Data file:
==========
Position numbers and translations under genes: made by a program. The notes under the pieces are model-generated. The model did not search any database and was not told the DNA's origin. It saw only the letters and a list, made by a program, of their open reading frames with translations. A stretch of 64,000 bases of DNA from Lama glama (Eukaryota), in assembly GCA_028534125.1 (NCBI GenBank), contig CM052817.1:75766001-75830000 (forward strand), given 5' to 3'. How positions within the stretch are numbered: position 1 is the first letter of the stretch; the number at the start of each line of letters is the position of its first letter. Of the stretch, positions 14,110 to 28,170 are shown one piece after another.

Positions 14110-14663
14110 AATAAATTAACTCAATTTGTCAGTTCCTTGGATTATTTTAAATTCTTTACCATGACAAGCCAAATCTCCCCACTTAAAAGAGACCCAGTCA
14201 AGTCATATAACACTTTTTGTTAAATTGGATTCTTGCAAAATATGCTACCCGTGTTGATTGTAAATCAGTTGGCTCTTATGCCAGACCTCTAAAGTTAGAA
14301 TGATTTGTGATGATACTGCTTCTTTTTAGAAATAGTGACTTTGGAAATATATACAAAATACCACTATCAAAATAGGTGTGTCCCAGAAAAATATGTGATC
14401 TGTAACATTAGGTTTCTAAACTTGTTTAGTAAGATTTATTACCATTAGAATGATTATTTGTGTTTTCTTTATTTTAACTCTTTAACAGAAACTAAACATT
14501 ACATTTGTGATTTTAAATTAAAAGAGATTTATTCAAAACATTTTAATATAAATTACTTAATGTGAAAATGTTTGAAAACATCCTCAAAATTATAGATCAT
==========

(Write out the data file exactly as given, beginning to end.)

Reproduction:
Position numbers and translations under genes: made by a program. The notes under the pieces are model-generated. The model did not search any database and was not told the DNA's origin. It saw only the letters and a list, made by a program, of their open reading frames with translations. A stretch of 64,000 bases of DNA from Lama glama (Eukaryota), in assembly GCA_028534125.1 (NCBI GenBank), contig CM052817.1:75766001-75830000 (forward strand), given 5' to 3'. How positions within the stretch are numbered: position 1 is the first letter of the stretch; the number at the start of each line of letters is the position of its first letter. Of the stretch, positions 14,110 to 28,170 are shown one piece after another.

Positions 14110-14663
14110 AATAAATTAACTCAATTTGTCAGTTCCTTGGATTATTTTAAATTCTTTACCATGACAAGCCAAATCTCCCCACTTAAAAGAGACCCAGTCA
14201 AGTCATATAACACTTTTTGTTAAATTGGATTCTTGCAAAATATGCTACCCGTGTTGATTGTAAATCAGTTGGCTCTTATGCCAGACCTCTAAAGTTAGAA
14301 TGATTTGTGATGATACTGCTTCTTTTTAGAAATAGTGACTTTGGAAATATATACAAAATACCACTATCAAAATAGGTGTGTCCCAGAAAAATATGTGATC
14401 TGTAACATTAGGTTTCTAAACTTGTTTAGTAAGATTTATTACCATTAGAATGATTATTTGTGTTTTCTTTATTTTAACTCTTTAACAGAAACTAAACATT
14501 ACATTTGTGATTTTAAATTAAAAGAGATTTATTCAAAACATTTTAATATAAATTACTTAATGTGAAAATGTTTGAAAACATCCTCAAAATTATAGATCAT